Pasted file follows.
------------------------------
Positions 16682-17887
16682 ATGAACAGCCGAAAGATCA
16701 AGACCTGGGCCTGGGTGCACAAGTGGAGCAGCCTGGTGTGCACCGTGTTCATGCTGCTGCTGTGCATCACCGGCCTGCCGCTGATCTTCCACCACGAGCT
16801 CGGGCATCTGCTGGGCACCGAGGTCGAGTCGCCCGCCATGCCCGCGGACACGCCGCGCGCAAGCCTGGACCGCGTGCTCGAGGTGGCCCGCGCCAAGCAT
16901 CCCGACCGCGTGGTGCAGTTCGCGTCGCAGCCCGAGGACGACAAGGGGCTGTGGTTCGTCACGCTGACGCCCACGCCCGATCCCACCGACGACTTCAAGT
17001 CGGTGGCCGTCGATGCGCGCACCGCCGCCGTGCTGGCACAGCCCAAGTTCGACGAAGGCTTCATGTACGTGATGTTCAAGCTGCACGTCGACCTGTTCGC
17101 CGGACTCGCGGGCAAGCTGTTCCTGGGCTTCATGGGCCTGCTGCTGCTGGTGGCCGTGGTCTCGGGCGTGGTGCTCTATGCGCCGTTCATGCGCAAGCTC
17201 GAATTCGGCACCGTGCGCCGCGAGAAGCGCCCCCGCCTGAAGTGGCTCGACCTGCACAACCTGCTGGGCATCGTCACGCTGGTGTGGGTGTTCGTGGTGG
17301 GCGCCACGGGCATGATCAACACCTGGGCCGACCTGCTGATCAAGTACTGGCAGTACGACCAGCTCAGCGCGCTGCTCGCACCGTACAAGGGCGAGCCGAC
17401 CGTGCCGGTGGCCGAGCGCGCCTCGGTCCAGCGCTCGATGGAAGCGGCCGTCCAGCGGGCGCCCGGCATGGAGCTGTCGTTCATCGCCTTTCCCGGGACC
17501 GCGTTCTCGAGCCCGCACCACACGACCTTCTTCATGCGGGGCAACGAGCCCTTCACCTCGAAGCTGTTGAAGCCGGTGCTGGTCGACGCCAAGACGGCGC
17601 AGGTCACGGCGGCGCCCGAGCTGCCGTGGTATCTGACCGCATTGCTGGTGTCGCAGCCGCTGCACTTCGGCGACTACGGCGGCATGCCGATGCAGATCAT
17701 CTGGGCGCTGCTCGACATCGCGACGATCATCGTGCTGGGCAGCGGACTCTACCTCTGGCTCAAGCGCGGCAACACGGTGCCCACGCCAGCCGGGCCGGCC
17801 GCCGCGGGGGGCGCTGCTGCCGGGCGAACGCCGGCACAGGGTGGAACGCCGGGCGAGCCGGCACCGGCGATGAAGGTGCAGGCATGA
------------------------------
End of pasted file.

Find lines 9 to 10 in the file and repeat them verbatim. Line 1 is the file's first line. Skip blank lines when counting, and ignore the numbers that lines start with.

17301 GCGCCACGGGCATGATCAACACCTGGGCCGACCTGCTGATCAAGTACTGGCAGTACGACCAGCTCAGCGCGCTGCTCGCACCGTACAAGGGCGAGCCGAC
17401 CGTGCCGGTGGCCGAGCGCGCCTCGGTCCAGCGCTCGATGGAAGCGGCCGTCCAGCGGGCGCCCGGCATGGAGCTGTCGTTCATCGCCTTTCCCGGGACC